Genre – Rock – Hippie Folk Rock

Our Difficulty of Reproduction Scale

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We’ve mentioned how difficult some records are to reproduce: how the Revolutions in Audio of the last decade or two have profoundly changed the ability of the seriously dedicated audiophile to get records that never sounded good before to come to life musically in a way previously understood to be impossible.

This is one of those records. But you have to have done your homework if you want to play a record like this, as the commentary below explains.

’60s Sound

The problem here is the sound. It’s got a bit of that tinny ’60s pop production sound — too much upper midrange, not enough lower midrange and a slightly aggressive quality when things get loud. Still, it’s quite a bit better than recordings by, say, The Byrds or Jefferson Airplane from the era, and I have no trouble playing and enjoying those records, so…

I can also tell you that if you have a modest system this record is just going to sound like crap. It sounded like crap for years in my system, even when I thought I had a good one. Vinyl playback has come a long way in the last five or ten years and if you’ve participated in some of the revolutionary changes that I talk about elsewhere on the site, you should hear some pretty respectable sound. Otherwise, I would pass.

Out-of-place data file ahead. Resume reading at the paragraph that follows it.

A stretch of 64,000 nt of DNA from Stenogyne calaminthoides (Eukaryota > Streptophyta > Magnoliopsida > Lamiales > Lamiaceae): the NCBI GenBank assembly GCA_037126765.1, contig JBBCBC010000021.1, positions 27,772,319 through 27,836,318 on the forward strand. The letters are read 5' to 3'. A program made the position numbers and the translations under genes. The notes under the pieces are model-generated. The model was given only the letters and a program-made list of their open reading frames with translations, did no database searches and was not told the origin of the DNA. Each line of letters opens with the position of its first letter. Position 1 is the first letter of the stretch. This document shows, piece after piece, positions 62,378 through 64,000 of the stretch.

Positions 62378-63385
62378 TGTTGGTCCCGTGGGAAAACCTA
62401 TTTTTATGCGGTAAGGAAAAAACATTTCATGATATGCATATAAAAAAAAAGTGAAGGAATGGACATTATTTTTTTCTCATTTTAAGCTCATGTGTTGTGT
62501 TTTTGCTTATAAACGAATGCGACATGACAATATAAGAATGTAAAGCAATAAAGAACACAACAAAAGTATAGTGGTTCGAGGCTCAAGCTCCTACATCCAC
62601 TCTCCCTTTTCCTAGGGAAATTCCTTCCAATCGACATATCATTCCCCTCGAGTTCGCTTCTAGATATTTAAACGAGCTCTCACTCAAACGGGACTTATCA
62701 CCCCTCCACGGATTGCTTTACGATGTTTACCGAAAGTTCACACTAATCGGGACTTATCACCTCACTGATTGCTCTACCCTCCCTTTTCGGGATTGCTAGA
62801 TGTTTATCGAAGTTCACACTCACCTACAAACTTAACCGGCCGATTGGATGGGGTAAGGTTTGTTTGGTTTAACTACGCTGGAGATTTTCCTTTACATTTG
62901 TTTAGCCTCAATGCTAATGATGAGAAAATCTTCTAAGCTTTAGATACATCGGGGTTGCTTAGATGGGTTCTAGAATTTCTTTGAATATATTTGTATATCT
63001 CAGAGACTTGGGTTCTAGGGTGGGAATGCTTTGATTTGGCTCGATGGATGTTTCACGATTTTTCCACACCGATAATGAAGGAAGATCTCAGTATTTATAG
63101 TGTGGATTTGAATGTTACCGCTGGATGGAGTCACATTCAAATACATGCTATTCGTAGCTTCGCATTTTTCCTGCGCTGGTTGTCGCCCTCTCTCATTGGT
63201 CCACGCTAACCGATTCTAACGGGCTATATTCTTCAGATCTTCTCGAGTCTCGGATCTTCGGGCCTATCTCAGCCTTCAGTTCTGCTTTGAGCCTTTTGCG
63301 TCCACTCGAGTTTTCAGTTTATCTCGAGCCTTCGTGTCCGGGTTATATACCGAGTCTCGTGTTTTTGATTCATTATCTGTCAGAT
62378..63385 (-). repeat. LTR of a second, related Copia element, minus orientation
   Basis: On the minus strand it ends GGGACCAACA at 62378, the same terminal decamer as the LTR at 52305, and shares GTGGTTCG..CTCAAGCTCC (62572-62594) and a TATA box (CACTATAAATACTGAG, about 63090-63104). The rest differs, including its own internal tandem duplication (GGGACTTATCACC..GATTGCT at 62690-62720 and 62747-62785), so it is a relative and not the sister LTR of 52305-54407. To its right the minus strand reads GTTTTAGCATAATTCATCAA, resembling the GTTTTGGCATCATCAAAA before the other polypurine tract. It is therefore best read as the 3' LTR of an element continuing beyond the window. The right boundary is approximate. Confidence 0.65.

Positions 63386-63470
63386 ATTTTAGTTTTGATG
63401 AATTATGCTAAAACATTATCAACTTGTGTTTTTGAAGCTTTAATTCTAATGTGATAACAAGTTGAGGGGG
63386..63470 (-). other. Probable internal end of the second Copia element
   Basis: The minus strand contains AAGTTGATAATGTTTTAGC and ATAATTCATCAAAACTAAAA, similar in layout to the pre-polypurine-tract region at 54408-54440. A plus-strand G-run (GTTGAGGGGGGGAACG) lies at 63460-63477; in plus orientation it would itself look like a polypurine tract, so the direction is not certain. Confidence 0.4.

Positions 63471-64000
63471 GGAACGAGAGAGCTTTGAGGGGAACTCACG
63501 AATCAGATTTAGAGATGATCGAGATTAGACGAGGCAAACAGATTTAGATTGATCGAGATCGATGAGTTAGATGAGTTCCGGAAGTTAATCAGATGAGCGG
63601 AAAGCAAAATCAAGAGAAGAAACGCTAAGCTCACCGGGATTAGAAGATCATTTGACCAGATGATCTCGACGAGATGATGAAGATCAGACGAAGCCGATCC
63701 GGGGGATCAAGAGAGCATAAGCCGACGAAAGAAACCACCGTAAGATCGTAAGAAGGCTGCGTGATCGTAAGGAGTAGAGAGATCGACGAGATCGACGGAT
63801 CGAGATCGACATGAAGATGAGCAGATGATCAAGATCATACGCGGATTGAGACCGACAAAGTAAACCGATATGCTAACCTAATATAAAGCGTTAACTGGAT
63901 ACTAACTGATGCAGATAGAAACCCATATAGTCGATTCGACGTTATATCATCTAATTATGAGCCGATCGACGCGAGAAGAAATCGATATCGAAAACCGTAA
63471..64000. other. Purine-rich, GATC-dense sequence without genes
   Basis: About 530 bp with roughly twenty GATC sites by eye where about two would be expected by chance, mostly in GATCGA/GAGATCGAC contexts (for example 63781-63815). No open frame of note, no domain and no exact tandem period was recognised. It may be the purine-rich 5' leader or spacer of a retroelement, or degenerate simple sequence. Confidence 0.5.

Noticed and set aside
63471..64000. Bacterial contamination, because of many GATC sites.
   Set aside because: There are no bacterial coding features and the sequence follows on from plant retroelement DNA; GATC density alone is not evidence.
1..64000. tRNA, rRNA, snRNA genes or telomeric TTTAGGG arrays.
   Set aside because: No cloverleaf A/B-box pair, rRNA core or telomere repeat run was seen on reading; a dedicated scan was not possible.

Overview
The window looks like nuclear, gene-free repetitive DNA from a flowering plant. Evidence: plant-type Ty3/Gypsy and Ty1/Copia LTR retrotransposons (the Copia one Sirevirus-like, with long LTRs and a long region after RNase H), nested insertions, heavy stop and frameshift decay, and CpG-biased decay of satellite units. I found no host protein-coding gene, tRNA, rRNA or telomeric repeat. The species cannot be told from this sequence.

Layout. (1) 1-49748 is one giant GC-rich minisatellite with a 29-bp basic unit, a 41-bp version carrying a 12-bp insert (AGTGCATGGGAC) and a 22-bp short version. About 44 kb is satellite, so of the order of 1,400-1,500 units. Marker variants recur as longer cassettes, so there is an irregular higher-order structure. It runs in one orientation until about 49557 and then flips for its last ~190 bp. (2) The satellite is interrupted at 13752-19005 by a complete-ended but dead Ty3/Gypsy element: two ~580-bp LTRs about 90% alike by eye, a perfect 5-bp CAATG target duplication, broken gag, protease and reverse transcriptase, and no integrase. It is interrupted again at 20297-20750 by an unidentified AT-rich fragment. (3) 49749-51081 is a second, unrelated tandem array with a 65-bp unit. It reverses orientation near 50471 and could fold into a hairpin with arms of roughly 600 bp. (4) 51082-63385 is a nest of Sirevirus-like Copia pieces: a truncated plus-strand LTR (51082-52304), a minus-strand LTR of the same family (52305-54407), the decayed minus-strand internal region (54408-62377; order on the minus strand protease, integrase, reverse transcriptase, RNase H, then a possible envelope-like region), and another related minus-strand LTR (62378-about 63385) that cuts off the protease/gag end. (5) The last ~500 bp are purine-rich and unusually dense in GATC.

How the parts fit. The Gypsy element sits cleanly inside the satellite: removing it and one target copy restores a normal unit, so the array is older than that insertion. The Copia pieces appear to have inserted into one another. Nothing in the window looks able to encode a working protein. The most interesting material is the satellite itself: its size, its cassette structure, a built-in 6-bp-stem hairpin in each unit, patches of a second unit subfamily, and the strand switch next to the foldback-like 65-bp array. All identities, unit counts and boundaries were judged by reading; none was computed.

On the Difficulty of Reproduction scale, this record scores fairly high. You need lots of tubey magic and freedom from distortion, the kind of sound I rarely hear on any but the most heavily tweaked systems. The kind of systems that guys like me have been slaving over for thirty years. If you’re a Weekend Warrior when it comes to stereo, this is not the record for you. (more…)

Brewer & Shipley – Tarkio – Do All the Robert Ludwig Mastered Copies Have Hot Stampers?

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Even though all the original Pink Label pressings are mastered by Robert Ludwig, they have a marked tendency to be dull, thick and opaque. The sound is just too smooth. The best copies however have the top end and the transparency to let you hear all the guitar and vocal harmonics, surrounded by the large acoustic of the studio.

This time around we discovered something new: one specific stamper that seemed to be the only one with the potential for an extended top end. This special stamper did not always fare well; some copies with it were mediocre. We have always found this to be the way with the “right” stampers; they often let us down and sometimes they really let us down hard.

But this stamper, when it was right, had an extension on the top that no other copy could match. (The Robert Ludwig mastered Band second albums are the same way. Most have no top but boy, when they do, the magic you hear is phenomenal.) (more…)

Donovan – Storyteller on SACD – Reviewed in 2003

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This is a Factory Sealed Audio Fidelity Dual Layer Hybrid SACD (playable on any CD player) with superb sound.

One of the best sounding CDs I’ve ever heard! I can’t play the SACD layer anymore — my SACD player broke and I decided the medium was not for me. I’m a record guy and don’t want to invest the time and money to find a player that gets the SACD layer right. My CD player tells me that this is some of the best digital around and that’s good enough for me.